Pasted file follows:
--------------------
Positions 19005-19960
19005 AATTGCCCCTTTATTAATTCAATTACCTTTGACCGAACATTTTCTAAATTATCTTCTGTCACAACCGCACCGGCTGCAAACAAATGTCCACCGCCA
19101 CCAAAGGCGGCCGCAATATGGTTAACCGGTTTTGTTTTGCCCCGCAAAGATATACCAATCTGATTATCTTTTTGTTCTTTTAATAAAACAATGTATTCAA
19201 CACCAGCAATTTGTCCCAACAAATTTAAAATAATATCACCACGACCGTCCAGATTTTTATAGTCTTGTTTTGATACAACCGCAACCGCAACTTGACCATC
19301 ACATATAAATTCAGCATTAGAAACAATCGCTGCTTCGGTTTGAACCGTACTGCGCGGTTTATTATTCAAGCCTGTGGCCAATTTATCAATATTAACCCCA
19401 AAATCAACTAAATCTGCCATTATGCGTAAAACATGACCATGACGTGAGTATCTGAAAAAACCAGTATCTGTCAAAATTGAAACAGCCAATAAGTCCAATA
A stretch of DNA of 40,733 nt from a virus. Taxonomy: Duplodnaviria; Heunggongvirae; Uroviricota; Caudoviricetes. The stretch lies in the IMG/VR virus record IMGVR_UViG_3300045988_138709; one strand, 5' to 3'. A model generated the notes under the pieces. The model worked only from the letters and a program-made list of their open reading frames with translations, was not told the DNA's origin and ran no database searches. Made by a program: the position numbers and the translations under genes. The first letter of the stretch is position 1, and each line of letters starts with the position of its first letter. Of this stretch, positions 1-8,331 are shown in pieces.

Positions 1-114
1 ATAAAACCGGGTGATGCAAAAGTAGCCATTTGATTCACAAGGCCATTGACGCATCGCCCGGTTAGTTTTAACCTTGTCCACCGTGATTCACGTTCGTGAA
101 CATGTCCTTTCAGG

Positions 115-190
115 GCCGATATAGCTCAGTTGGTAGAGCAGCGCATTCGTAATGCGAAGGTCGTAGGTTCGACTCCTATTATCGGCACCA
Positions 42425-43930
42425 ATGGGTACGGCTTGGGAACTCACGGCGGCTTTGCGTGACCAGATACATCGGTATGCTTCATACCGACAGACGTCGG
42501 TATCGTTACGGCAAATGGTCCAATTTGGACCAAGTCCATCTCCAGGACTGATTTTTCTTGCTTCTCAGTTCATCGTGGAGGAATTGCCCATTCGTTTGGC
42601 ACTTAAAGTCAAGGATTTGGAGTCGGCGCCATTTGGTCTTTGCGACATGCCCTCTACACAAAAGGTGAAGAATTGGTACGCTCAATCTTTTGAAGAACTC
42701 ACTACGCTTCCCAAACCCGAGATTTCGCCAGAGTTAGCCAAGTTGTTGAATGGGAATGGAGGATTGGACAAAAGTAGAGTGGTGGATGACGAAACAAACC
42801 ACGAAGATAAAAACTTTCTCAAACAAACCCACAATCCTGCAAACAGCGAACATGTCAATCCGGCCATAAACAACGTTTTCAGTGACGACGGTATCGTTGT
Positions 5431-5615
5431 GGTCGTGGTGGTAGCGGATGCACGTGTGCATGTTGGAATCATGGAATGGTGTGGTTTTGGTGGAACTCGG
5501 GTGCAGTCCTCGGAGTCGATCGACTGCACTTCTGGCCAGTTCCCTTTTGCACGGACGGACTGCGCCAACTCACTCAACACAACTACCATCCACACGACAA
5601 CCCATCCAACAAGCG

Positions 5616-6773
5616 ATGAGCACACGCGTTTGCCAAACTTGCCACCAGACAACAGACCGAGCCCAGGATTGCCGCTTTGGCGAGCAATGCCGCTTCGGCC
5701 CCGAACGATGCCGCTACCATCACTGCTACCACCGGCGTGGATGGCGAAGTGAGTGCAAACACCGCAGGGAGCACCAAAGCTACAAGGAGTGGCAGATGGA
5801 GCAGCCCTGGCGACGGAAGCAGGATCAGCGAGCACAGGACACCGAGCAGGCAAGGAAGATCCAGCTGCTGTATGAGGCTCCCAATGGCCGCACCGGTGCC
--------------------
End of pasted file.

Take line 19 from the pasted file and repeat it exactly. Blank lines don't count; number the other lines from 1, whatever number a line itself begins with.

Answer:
Positions 5431-5615